Tuesday, December 11, 2012

Healthy Snacking: The Chicken, the Egg, or the Almond

The First Beautiful Daughter & The Favorite Son
Recently, I’d come home after dropping of or picking up one of my children to or from some activity or, perhaps, grocery shopping or running some errand, and I walked into the kitchen. I found The First Beautiful daughter doing homework at the dinner table. All manner of text books, work books, and notebooks occupied about two-thirds of the space. She was writing something on one of the pages.

None of this is particularly unusual; The First Beautiful Daughter is exceptionally responsible. Although she loaded up on honors and Advanced Placement classes this year, I continue find her name listed on the high school honor roll when it’s published in the local paper.
 When I saw my lovely young lady working at the table, I permitted myself a self-satisfied smile. However, the reason for my smile was as much for my admiration for The First Beautiful Daughter’s work ethic as it was for the snack she enjoyed while she worked: she nibbled from an open bag of roasted, lightly salted almonds.


I don’t know if it’s the chicken or the egg, but The First Beautiful Daughter is, in fact, beautiful, physically, fit, and intelligent. Her snack decision, rather than a high carbohydrate and/or high sugar content snack, she made the healthier choice of a high protein, low carbohydrate food. Is she beautiful, fit, and intelligent because she makes good eating decisions, or does she make good food choices because she is beautiful, fit, and intelligent?
Better than high carbohydrate snack foods: roasted and lightly salted whole almonds
Rather than eating a one ounce bag of a processed snack food like, for instance, FUNYUNS, which contains 18 grams of carbohydrates, essentially no fiber, and very little in the way of vitamins and minerals, the equivalent serving of almonds has less than a third of the carbohydrates, 16-fold the dietary fiber, three times the protein, and a quarter of the recommended daily allowance for vitamin E and several minerals. At least as important, an ounce of almonds is real food, which may satisfy snack urge with just a few nuts. My daughter, or anyone, may need several extra calorie-laden ounces of a salty, processed snack food to get the same satisfaction.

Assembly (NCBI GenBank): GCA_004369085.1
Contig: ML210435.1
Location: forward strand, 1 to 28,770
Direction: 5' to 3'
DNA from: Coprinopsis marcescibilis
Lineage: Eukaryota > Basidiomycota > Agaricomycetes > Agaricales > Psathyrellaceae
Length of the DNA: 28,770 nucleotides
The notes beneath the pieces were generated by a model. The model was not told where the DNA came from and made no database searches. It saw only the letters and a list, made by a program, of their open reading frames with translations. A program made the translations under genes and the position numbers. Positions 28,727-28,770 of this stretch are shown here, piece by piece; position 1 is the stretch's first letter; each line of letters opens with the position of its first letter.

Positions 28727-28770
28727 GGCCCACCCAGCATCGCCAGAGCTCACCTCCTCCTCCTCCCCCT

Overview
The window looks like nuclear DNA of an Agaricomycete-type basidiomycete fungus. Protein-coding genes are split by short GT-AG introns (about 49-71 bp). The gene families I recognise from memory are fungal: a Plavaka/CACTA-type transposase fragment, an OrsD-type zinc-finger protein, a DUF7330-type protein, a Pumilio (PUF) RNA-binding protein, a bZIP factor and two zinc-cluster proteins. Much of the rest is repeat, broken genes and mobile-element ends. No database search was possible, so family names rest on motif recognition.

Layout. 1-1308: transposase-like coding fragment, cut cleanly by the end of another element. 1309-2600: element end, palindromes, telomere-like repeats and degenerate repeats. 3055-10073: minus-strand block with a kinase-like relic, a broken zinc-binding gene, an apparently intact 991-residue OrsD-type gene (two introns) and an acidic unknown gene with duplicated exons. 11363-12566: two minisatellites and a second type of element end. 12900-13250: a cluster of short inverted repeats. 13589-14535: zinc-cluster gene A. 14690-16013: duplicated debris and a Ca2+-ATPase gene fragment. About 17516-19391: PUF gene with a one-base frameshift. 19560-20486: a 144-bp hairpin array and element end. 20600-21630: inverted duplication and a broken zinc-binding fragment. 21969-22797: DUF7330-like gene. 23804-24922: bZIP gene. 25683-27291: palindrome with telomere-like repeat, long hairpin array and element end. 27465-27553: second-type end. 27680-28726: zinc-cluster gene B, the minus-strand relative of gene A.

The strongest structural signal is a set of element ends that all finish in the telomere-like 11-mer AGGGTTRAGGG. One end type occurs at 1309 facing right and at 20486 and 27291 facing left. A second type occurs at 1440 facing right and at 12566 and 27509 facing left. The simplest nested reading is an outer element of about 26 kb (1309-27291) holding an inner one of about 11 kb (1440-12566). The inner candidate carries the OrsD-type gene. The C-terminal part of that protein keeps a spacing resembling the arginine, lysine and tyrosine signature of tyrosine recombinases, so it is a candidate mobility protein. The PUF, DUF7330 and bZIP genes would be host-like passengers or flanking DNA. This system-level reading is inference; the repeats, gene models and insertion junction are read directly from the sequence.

No, I didn't have any FUNYUNS in the house, so The First Beautiful Daughter's choice wasn't quite so stark. Still, I did have some whole wheat pretzels and flavored mini rice crisps, which are relatively better than most other processed snack foods. Still, my young lady made a great choice.
It doesn’t matter whether it’s the egg or the chicken, and you, single father, can affect your children's choices. Before you reach for those bags of cheese doodles, potato chips, or other processed snack “food” at the grocery store, remember The Single Father’s Golden Rule, “If you don’t bring junk food home in your grocery bags, you and your children won’t eat it!” They'll see the decisions you'll make and, very likely, will emulate your behavior.
After all, the almond doesn't fall far from the tree.

--
To make sure you're getting blog posts and news, check out Matthew S. Field's author page at Author Profile: Matthew S. Field and connect on Facebook at Matthew S. Field - Author and subscribe to The Single Father's Guide by adding your email address at the upper right side of this page.

No comments: